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children -- governor romney -- i don't know if you know this congressman frank, has said he doesn't have a problem with states allowing gay couples to adopt children. where are you on that? are you with romney or not? >> no, i am not with romney. >> again, kids do best with a mom and with a dad. >> we as a society take action which we believe strengthens the nation. i happen to believe that the best setting for raising a child is where there's the opportunity for a mom and a dad to be in the home. i know there are many circumstances where that's not possible, through death or divorce. i also know many gay couples are able to adopt children. that's fine. but my preference is that we
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encourage the marriage of a man and a woman and we continue to define marriage as a relationship between a man and a woman. >> congressman, he says it's okay for gay couples, that's fine, he said it there, to have kids. but then they can't get married. that's a strange thing. >> congressman, respond. >> what he says does not mean -- you can believe everything he said and you don't ban marriage. you can encourage but not ban it. even if you believe it's best for a child to be adopted by a married couple, everybody who deals with adoption understands there are not enough married couples, particularly those that have children already, to adopt the children who need adoption. so the choice in most cases is not whether a child is adopted by a man and a woman living as husband and wife but adopted at all. the number of people adopting children born with aids because of the misdeeds of their parents, there was no married couple ready to adopt them. mr. perkins would condemn them to never having loving parents
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because -- >> that's not true. that's absolutely not true. look -- >> i need a news fact here. are you on the side of the governor -- >> children need a mom and a dad. the fact is, there is not an excess of children waiting to be adopted. that's why most people are going out of the country to adopt. >> that's not true. >> yes, it is. the only area where there are children waiting to be adopted are special needs children. most parents are having to go out of the country to adopt. >> mr. perkins, unlike you i don't discount special needs children. >> i don't either. >> you just said, there are only special needs children and children with aids and loving gay couples adopt children who had these problems who couldn't be adopted by other people. >> if we made our adoption laws easier for people to adopt in this country, we'd see a lot more adoption here. >> interesting development.
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congressman frank, please come back again and again. congressman frank and governor romney agree on the goodness of gay couples being allowed to adopt. and you are out on that one. you don't fit with them on that? >> i am for kids getting a mom and a dad. >> but you're not -- to use the governor's words, you're not fine with gay couples adopting? >> no, i'm not. >> interesting you line up opposed to the governor and barney frank is with the governor on this one. coming up, is gay marriage headed to the supreme court? the solicitor general thinks it is and he's coming here in a minute. this is hot and it's "hardball," a place for politics. ♪ [ female announcer ] gross -- i'll tell you what's really gross: used dishcloths. they can have a history that they drag around with them. for a cleaner way to clean try bounty extra soft.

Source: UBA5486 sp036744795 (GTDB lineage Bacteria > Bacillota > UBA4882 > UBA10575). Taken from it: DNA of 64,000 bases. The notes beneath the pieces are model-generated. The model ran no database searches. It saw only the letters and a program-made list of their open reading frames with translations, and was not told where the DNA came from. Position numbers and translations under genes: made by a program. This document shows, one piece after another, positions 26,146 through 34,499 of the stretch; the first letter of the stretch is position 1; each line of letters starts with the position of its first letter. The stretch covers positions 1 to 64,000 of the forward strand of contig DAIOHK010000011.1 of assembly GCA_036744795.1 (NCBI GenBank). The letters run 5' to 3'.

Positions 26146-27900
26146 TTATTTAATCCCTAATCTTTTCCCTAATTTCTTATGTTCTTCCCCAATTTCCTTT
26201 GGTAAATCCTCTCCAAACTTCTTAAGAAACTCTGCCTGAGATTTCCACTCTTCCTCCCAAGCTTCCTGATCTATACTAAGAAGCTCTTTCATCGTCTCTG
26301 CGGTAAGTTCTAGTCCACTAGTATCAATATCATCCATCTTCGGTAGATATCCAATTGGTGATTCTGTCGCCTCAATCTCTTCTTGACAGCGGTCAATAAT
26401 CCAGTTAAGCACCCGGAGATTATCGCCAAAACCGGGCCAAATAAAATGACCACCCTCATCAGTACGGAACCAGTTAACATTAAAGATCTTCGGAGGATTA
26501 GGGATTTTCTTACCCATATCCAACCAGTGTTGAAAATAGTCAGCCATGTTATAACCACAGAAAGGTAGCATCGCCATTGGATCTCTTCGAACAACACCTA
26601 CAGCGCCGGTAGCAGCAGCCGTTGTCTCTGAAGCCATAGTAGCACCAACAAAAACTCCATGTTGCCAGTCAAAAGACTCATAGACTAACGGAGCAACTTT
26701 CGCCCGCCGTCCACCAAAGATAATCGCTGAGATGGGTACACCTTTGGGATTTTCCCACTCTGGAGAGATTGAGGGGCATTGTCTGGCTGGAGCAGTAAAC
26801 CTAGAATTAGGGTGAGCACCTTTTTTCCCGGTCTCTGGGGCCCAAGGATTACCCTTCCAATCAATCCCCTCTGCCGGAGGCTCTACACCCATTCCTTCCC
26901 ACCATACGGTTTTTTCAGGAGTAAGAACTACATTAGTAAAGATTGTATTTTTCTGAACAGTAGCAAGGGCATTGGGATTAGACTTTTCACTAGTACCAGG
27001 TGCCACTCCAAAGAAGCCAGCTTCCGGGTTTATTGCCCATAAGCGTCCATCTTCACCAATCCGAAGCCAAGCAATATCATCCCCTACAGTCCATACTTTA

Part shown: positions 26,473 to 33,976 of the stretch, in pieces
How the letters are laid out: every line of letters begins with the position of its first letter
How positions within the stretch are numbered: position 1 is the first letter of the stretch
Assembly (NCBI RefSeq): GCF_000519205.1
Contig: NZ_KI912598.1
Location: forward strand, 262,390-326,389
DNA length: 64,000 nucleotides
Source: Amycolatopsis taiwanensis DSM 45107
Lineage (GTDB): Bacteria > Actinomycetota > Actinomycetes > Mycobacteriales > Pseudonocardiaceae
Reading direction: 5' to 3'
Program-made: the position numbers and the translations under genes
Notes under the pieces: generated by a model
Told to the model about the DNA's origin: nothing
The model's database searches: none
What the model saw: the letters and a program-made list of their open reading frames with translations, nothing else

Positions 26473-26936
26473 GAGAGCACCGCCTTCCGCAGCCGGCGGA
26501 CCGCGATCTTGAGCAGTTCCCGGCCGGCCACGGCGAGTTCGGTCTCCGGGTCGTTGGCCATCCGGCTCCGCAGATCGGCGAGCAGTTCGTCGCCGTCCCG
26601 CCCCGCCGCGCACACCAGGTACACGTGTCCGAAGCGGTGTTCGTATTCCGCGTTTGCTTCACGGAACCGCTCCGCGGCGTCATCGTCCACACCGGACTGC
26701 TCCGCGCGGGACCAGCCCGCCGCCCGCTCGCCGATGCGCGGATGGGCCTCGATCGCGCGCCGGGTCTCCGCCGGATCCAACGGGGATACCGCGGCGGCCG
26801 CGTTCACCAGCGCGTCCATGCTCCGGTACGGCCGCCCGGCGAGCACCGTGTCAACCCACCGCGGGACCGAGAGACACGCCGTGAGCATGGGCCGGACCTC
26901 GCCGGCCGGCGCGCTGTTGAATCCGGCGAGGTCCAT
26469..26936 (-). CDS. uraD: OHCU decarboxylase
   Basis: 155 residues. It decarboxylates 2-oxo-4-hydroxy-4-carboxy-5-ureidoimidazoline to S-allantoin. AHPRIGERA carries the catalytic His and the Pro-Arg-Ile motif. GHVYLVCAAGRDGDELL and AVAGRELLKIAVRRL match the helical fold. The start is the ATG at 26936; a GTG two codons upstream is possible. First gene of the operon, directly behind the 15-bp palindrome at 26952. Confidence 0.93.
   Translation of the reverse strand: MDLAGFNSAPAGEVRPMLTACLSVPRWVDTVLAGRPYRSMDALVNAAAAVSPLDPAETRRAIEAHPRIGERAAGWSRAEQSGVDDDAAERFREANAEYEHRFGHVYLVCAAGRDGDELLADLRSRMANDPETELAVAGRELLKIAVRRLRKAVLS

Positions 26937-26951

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in this lab demo, one sheet of bounty extra soft leaves this surface 3 times cleaner than a dishcloth. it's super durable too. it's the cleaner way to clean. bring it with bounty extra soft. in the pink pack. and try bounty napkins. new poll numbers and what may be the biggest battlegrounds of the presidential race. let's check the hardball scoreboard. we start in ohio where obama is
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in a tight race with romney. obama 45, romney, 44. senator portman, his running made, it's a tie. obama/biden, 45. that gives them a point. maybe enough. florida, a new suffolk poll has obama at 46 and romney, 45. look at how ahead romney gets if he puts rubio on the ticket. 47. we'll be right back.
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back to "hardball." debate over gay marriage is being played out at the state level, but could this wind up in the supreme court, and what did obama's comments do yesterday to increase those arguments? now with his one-time opponent, david boyce in the bush versus gore fight.
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edward lawson is also an attorney who founded the president's group freedom to marry. let me show you both what the president said in that abc interview about gay marriage today being a state issue. that's what the president says. let's watch him. >> i continue to believe that this is an issue that is going to be worked out at the local level because historically this has not been a federal issue. >> as president, it's not being worked out on the state level. we saw that tuesday in north carolina, the 30th straight, to ban gay marriage. >> what i'm saying is different states are coming to different conclusions. i think it's important to recognize that folks who feel very strongly that marriage should be defined narrowly as between a man and a woman, many of them are not coming at it from a mean-spirited perspective. a bunch of them are friends of mine. >> thank you. we also have evan walsh. it seems there are three ways we